9. I have a permanent signature block in my work email, and I don't see anything wrong with that. (It also includes my office address and office hours for students who might otherwise...forget to check the 10 other places that information is listed.) And totally agree that STUDENTS need to sign their emails - if the official university email addresses are bad, "rushfan2112" is even worse.

  10. Christy in Philly1:30 PM

    I tend to start emails with the person's name but without a salutation. A student has commented to me though that he reads that as cold.

    I'm a hard sell on the no sign-off though-- after fourteen years together, I still sign off multiple emails per day to my partner with both a closing and my name EVERY SINGLE TIME!

  11. isaac_spaceman2:30 PM

    My father once left a message on the answering room at my college dorm room. With names changed appropriately: "Hello, this is Abraham Spaceman, [long pause] father of Isaac Spaceman. [long pause] I am calling for Isaac Spaceman." My roommates found this funny. They also thought it was funny that my father thought I was in charge of "the waiting room" at my dorm instead of "the weight room."

  12. isaac_spaceman2:34 PM

    My friends don't get a salutation, a sign-off, or a non-automated signature unless we haven't spoken in a long time. Colleagues and close co-counsel get a "[name]--" at the beginning, and maybe a "thanks" at the end if I'm asking them for something. Outside recipients, including clients, get a "[name]--" at the beginning and a sign-off or signature at the end whose warmth is calibrated to the type of relationship we have. Asshole opposing counsel, for example, won't get a "best regards," but cooperative third parties might. The longer an email string, the more frequently I'll delete salutations, sign-offs, and signatures (in suspension of the above rules) for the sake of brevity.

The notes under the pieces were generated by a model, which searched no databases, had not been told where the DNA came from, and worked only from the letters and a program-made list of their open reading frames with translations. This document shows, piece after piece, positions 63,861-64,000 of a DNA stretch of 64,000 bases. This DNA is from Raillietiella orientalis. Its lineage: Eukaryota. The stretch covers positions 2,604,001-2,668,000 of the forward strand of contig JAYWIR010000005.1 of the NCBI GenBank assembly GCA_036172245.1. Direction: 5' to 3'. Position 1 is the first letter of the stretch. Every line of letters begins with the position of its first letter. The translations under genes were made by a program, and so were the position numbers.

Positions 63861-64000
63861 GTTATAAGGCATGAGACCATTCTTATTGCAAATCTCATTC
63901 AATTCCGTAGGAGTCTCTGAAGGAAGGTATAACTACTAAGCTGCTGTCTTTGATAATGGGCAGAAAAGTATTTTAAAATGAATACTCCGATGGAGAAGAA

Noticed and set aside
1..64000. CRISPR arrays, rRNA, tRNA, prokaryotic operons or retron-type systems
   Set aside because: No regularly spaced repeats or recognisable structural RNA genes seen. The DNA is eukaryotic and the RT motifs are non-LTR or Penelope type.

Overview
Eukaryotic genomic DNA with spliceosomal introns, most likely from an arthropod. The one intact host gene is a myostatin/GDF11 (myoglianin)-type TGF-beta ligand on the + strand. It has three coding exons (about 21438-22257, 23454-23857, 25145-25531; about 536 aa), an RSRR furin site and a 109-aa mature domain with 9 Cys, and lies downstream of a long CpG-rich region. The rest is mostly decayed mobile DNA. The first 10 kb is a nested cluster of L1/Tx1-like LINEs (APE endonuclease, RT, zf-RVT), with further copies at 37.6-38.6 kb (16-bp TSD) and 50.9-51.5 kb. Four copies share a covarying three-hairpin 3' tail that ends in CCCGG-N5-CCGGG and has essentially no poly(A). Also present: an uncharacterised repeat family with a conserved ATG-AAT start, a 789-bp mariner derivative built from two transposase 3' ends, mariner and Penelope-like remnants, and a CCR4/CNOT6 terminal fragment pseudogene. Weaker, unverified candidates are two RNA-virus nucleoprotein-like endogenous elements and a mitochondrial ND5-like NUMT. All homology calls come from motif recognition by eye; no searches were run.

13. isaac_spaceman2:36 PM

    I feel like I need to protest this policy to your dean.

  14. Carrie7:41 PM

    If it's an answer to editor's or friend's e-mail, no sign-off required. If it's a pitch e-mail or one to a person I don't know personally, always a best or cheers as sign-off/

  15. gretchen11:51 AM

    Anything but "Cheers." Oh, I loathe the "cheers" signoff.

  16. Watts6:42 PM

    I had no idea Cheers was a problem for so many people. I've used it lots - may have to reconsider.

  17. Watts6:43 PM

    In defense of your dad - you DID get the message.

  18. Chuck3:32 PM

    At least no one puts them in these comments. -- Chuck